According to The Irish Times, Britain’s Queen Elizabeth has approved the award of Her Majesty’s Gold Medal for Poetry for the year 2017 to creative writing professor and poet Paul Muldoon. He becomes only the second Irish poet to be so honored in the award’s 83-year history, after Michael Longley in 2001. The Poetry Medal Committee recommended Muldoon as this year’s recipient of The Queen’s Gold Medal for Poetry, on the basis of the body of his work.
Paul Muldoon is the Howard G.B. Clark ’21 University Professor in the Humanities, Director of the Princeton Atelier, and Professor of Creative Writing at Princeton University. He was Founding Chair of the Lewis Center for the Arts and has served as Poetry Editor of The New Yorker since 2007. His main collections of poetry are New Weather (1973), Mules (1977), Why Brownlee Left (1980), Quoof (1983), Meeting The British (1987), Madoc: A Mystery (1990), The Annals of Chile (1994), Hay (1998), Poems 1968-1998 (2001), Moy Sand and Gravel (2002), Horse Latitudes (2006), Maggot (2010), One Thousand Things Worth Knowing (2015), and Poems 1968-2014 (2016).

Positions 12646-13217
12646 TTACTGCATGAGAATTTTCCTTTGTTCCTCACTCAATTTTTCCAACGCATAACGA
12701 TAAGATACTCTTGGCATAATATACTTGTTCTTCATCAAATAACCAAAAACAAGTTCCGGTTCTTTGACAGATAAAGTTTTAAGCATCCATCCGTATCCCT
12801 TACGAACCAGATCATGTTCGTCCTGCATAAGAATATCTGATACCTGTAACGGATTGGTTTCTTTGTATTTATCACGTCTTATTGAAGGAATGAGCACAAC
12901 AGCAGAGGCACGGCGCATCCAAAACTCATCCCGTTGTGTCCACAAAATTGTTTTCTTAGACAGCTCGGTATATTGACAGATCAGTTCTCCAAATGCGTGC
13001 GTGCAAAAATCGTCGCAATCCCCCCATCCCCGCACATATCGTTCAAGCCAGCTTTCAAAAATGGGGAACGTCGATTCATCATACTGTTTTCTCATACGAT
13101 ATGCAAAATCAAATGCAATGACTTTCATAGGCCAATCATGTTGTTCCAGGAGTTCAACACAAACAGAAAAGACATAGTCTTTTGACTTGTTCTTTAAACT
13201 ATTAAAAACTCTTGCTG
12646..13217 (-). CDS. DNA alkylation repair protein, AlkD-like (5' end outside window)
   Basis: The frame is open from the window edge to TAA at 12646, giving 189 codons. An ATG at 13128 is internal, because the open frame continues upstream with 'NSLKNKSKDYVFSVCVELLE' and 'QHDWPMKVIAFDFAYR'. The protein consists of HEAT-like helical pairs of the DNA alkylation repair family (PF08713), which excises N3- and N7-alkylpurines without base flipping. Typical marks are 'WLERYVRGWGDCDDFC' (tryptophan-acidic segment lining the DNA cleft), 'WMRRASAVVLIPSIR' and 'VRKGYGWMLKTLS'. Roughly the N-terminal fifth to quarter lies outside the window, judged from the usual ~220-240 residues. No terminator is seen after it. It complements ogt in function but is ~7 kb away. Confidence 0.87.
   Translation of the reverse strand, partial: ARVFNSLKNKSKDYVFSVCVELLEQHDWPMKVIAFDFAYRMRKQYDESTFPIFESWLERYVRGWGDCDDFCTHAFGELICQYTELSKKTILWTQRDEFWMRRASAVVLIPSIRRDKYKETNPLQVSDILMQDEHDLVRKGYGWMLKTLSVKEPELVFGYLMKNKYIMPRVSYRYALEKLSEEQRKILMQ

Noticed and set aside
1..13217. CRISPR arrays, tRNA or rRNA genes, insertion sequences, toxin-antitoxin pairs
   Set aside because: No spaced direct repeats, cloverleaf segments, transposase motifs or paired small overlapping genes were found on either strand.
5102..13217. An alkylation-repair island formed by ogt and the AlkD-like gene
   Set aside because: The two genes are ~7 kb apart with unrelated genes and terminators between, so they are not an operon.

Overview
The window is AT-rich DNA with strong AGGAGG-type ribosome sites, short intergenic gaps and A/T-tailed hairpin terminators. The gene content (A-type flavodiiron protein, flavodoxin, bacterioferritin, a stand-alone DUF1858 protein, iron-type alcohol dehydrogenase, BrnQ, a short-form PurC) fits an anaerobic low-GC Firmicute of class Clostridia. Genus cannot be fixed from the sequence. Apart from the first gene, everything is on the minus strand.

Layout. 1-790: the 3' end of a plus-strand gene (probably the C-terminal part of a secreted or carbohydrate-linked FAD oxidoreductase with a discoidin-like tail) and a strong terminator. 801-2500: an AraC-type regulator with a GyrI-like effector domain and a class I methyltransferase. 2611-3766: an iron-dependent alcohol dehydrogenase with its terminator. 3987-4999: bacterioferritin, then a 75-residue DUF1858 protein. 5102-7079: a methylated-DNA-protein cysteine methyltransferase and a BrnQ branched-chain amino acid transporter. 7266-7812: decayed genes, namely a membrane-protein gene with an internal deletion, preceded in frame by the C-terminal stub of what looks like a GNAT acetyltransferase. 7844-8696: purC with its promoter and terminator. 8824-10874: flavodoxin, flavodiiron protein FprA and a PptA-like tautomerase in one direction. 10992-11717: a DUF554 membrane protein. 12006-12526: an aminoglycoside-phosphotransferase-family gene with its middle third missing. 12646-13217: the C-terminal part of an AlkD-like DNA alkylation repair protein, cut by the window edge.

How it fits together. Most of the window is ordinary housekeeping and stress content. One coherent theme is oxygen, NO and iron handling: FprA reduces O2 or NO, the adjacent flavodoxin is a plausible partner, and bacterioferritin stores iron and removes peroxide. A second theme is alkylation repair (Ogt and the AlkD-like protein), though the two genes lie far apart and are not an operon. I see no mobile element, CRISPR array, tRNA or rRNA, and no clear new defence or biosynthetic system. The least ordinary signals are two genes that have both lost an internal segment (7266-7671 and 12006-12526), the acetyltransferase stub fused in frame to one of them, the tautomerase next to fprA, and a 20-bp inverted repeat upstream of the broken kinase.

A Fellow of the Royal Society of Literature, the American Academy of Arts and Sciences and the American Academy of Arts and Letters, Paul Muldoon was given an American Academy of Arts and Letters award in literature for 1996. Other recent awards are the 1994 T. S. Eliot Prize, the 1997 Irish Times Poetry Prize, the 2003 Pulitzer Prize, the 2003 Griffin International Prize for Excellence in Poetry, the 2004 American Ireland Fund Literary Award, the 2004 Shakespeare Prize, the 2005 Aspen Prize for Poetry, and the 2006 European Prize for Poetry. He has been described by The Times Literary Supplement as “the most significant English-language poet born since the second World War.”